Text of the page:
It’s no secret that having children is expensive. From the cost of diapers to the expense of extracurricular activities as kids get older, it seems as if they’re always on some new path that costs money. Some of those kid-related expenses are completely unavoidable, but others can be circumvented with a bit of creative thinking and a determination to not waste money. Kids’ clothes can be a major drain on your budget, but there are ways to cut clothing costs down to a manageable level.
Be Reasonable About Babies
When you first learn that you’re expecting a brand new bundle of joy, especially as a first-time parent, every tiny shoe or ruffled onesie seems like a non-negotiable expense. Realistically, however, you won’t need to stock up on piles of high-end infant couture. In a matter of months or even weeks, infants and toddlers will outgrow their clothing. Furthermore, they’re still too young at that age to be consumed with the idea of fitting in with their fashionable peers. While there’s nothing wrong with a few indulgent special occasion purchases, you should keep in mind when you’re shopping for babies and toddlers that plain, durable and inexpensive items are much smarter purchases.
Hit the Sales Rack
When the new season’s shipments come in, most of a store’s stock goes to the sale rack. If you’re lucky, you can snap up a few items that are still serviceable for a while until the weather actually changes. Stocking up on essential items at deep discounts keeps your kids in clothing from the stores they love, without forcing you to pay the full ticket price.
When higher-end stores purchase too much, they generally dump the stock on outlet and discount stores like T.J. Maxx and Ross. Hitting those stores and others of their ilk can help you dress your kids to the proverbial nines without breaking the bank. Snapping up stylish clothes at bargain prices helps you save more money while satisfying tweens’ and teens’ need to stock up on items of recognizable branding.
While kids aren’t known for taking particularly good care of their clothing, you can score gently worn items at nicer consignment shops for a fraction of their original price. In some cases, you’ll even find items with the retailers’ tags still dangling, an indication of another mom whose enthusiasm for purchasing the best clothes outstripped her child’s ability to wear them all before going up a size or two. When you’re shopping consignment, be sure that you give any item you’re thinking of purchasing a thorough once-over before taking it to the register. If you miss a stain, tear or hole, you probably won’t be able to obtain a refund, as most consignment store purchases are final. By keeping an eye out for defects or signs of wear, you can walk out of a consignment store with a huge haul for pennies on the original-retail dollar.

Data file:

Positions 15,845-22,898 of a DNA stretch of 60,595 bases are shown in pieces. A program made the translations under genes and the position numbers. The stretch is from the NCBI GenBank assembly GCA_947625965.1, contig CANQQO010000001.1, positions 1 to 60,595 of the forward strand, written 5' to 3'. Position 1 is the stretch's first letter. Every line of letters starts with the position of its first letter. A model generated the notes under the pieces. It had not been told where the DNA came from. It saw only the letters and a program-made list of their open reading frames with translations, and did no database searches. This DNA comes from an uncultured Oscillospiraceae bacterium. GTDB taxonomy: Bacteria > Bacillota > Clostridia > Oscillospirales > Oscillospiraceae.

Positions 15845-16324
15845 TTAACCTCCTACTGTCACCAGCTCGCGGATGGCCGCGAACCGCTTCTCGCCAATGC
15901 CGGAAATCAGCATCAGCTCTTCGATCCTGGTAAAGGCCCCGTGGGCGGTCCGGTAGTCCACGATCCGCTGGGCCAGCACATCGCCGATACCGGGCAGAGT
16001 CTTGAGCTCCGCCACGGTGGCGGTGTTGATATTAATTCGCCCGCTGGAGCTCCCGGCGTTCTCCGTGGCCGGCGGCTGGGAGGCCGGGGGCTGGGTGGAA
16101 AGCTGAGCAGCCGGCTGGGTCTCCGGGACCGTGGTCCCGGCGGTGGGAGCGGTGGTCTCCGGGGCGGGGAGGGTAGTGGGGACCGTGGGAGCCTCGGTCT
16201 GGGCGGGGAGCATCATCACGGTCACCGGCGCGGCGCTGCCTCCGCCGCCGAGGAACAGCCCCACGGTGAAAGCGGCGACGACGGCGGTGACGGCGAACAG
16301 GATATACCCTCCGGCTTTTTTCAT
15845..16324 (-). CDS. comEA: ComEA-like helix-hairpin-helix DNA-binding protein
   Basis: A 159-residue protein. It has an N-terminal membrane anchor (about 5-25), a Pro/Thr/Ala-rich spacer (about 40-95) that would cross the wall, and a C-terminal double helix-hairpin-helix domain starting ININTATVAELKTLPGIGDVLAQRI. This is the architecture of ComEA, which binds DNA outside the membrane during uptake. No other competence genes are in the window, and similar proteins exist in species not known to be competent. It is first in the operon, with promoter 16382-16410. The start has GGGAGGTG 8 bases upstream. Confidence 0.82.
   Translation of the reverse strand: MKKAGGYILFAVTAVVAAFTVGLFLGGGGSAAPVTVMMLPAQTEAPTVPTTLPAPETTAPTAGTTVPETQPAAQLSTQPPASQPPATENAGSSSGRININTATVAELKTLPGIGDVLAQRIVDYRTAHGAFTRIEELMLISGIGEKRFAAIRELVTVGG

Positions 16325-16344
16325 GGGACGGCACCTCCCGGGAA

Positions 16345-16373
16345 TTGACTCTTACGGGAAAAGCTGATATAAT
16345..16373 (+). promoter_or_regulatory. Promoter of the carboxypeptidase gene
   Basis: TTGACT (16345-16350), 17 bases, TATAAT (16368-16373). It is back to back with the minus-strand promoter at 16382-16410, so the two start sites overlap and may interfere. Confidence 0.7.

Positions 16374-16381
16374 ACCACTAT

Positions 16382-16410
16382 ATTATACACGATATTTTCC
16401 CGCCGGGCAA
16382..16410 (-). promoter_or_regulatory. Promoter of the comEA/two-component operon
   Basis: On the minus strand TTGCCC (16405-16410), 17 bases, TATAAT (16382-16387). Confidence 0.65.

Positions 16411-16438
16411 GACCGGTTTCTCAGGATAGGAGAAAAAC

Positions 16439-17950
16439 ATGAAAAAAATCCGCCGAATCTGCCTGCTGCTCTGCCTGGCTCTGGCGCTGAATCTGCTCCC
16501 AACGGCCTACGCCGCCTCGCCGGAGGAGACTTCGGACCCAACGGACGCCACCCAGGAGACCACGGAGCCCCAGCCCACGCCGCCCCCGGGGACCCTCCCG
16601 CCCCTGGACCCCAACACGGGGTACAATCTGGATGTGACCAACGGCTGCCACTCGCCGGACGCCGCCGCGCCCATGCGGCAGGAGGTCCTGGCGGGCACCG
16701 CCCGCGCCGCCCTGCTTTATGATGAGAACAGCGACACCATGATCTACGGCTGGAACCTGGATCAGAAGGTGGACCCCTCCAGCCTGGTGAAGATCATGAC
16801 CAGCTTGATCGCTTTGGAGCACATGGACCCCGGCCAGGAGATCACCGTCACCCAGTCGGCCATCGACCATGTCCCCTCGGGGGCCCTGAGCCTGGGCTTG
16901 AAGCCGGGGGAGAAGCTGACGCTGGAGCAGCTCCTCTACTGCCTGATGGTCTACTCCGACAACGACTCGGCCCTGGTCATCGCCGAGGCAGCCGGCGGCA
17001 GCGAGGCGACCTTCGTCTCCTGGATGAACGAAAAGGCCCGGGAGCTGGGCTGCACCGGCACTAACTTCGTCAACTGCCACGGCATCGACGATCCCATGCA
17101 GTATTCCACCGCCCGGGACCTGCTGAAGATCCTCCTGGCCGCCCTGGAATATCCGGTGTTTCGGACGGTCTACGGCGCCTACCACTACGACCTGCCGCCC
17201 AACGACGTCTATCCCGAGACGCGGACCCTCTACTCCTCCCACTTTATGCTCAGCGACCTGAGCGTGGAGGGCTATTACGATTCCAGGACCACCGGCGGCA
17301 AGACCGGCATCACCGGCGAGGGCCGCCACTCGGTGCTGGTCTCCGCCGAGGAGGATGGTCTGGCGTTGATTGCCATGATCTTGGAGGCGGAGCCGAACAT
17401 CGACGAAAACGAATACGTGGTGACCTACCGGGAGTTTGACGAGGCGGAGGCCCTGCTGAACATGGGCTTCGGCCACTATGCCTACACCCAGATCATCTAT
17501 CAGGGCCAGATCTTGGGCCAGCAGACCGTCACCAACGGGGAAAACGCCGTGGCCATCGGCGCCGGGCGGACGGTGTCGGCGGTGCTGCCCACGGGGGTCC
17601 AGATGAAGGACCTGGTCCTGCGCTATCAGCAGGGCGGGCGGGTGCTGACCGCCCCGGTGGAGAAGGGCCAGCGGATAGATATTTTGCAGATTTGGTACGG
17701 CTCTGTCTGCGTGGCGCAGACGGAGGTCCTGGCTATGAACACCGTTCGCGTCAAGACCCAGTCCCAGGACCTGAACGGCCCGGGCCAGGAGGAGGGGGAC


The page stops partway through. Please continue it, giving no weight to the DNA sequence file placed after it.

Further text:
Consider Purpose When You’re Checking for Quality
An item isn’t a bargain if it falls apart after one wear, even if it costs next to nothing. That being said, you should consider the purpose an article of clothing will serve when you’re checking the garment’s quality. Play clothes that you’ll send your little ones out to make mud pies in don’t have to stand up to the same scrutiny as a dress reserved for special occasions. If an item is cheaply priced and isn’t overly flimsy, it may still be a worthwhile purchase, especially if it’s only purpose is to keep your child from exposing himself as he climbs a tree or goes bananas with finger-paint. Play clothes don’t have to have a designer label, but they should be durable enough to withstand more than one trip to the playground.
Swap and Share
If you have friends and family members with children the same age or roughly the same size as your own, you can establish a system of swapping and sharing outgrown clothing that eliminates the need for some purchases. Saving money through these types of arrangements allows you to make the pricier purchases for special occasions without doing serious damage to your household budget.
In-Store Credit Cards
Most major retailers offer in-store credit cards that you can use for discounts on your purchases, ostensibly saving money on the clothing that you buy for your kids. Be aware, however, that all of those special-offer savings and customer loyalty discounts go out the window if you don’t pay the balance off before interest charges kick in. While it is a method of saving money on clothes, taking out store credit is something you should do sparingly and with caution.
Syndicated with Permission from Hireananny.com.